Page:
2 garlic cloves, roughly chopped
1/2 tsp basil (or oregano)
1 1/2 tsp cumin
1 1/2 tsp salt
1/2 tsp black pepper
3 chipotle peppers in adobo sauce

Place the dressing ingredients in a blender or food processor and whirl until mixed.

Pour the dressing over the salad, mix well, cover and let it marinate for a few hours or overnight in the fridge. Right before serving, dice up the avocados and gently stir them in. Can be served cold or room temperature. Garnish with more cilantro if you wish.  Put the leftover chipotle peppers in the freezer!





Friday, June 20, 2014

On Today's Walk in Montreal

 
 
 
Overheard on my walk today to the post office. 
 
A young father pushed his little girl in this giant pram. She couldn't have been more than three, curly-haired, cute as a bug, and she was not so much sitting in it as lounging, resting her head on one hand. 
 
As they passed I heard him ask her, "I'm sorry, did you just say you want to fly to Vegas?" 
 
She heaved a big sigh and said,
 
"Someday..." 
 
I died on the spot, as did the father.
 
 

Wednesday, June 11, 2014

Flutter-bys in Arizona

When I was little, I called butterflies "flutter-bys" because in my tiny, unformed brain, that was easier to pronounce. However, I maintain it's because it is more accurate than referring to them as flying butter.

I also called high heels "hee hiles" and the couch (chesterfield) was a "fester-eedle" but I digress.

I visited the butterfly museum in Arizona a couple of weeks ago, and it was pretty special. Except for the 102F temperature outside and extreme humidity inside the atrium where the butterflies lived. And the sweaty tourists with freaked out kids who kept ducking and swatting the butterflies like they were missiles.

And of course, this was the trip I did not bring my good camera. However, I had my trusty point and shoot. Settle yourself on the nearest fester-eedle, put your hee hiles up and take a gander, if you're so inclined.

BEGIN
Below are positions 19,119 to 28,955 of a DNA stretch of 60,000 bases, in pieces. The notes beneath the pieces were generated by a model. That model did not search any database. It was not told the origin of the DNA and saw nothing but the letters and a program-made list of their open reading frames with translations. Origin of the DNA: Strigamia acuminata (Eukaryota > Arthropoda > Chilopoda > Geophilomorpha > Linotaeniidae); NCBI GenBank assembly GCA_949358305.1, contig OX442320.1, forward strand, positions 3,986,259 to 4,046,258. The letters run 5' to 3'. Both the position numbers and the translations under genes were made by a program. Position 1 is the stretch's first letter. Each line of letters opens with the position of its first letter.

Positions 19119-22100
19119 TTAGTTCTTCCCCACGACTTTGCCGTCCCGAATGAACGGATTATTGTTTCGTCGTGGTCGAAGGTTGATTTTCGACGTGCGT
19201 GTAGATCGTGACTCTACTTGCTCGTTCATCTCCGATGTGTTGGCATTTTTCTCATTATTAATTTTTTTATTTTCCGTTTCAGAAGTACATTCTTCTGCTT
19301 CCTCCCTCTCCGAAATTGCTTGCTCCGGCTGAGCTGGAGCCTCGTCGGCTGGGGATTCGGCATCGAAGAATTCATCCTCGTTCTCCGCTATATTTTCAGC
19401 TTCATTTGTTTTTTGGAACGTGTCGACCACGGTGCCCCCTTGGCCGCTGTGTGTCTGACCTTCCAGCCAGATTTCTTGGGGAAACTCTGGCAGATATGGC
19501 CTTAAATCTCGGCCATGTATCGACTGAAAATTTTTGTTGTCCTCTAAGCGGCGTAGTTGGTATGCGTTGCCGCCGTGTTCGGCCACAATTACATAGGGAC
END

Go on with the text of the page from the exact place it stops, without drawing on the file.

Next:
Blue Morpho, the most beautiful one in my opinion, but also the most difficult one to photograph because they never stopped moving. Except this one. Which got tired. Or maybe it was on its last legs.

The King of Butterflies, the Monarch.

Parthenos Sylvia or Clipper Butterfly. I'd like to decorate a room in these colours. I find them very soothing.

Monarch.
Banded Peacock.

Another view of the Blue Morpho.







Arched-wing Cattleheart

This looked like it was made of plastic. It's called, appropriately enough, Greta Oto, the Costa Rica Clearwing.

 

Friday, May 30, 2014

On today's walk



On my walk today with Buddy, I spotted a woman perched on a large, twisted root of an old tree. 

It was unusual to see someone sitting there, as this was not a park but the front lawn of someone's house in an upscale neighborhood. She was dressed in fine clothes, all in black, resting her hand on a folded umbrella, though a gentle rain had begun. She looked to be in her 60s, but very well preserved, red hair pulled back in a chignon and pale blue eyes. 

I pulled Buddy to the other side of me, so I could pass her on the narrow sidewalk without him bothering her, but she took no notice. Something in her expression made me stop to ask if she was okay. I wondered if she had maybe felt faint, and that's why she stopped to rest on this tree. 

She looked up and said something in an accent - Ukrainian? Russian?- that I couldn't quite hear. 

"I'm grieving," she said, barely above a whisper, as though the effort of speaking was too much. "I'm grieving," she said again. 

And with those simple words, my heart broke for her, because her pain showed so clearly in her eyes. A parent? A child? A friend? I don't know. I could only reach down, and stroke her arm a few times, and tell her I was sorry, so sorry, so sorry, so sorry... Then I moved on in the rain with Buddy, and left her alone with her grief.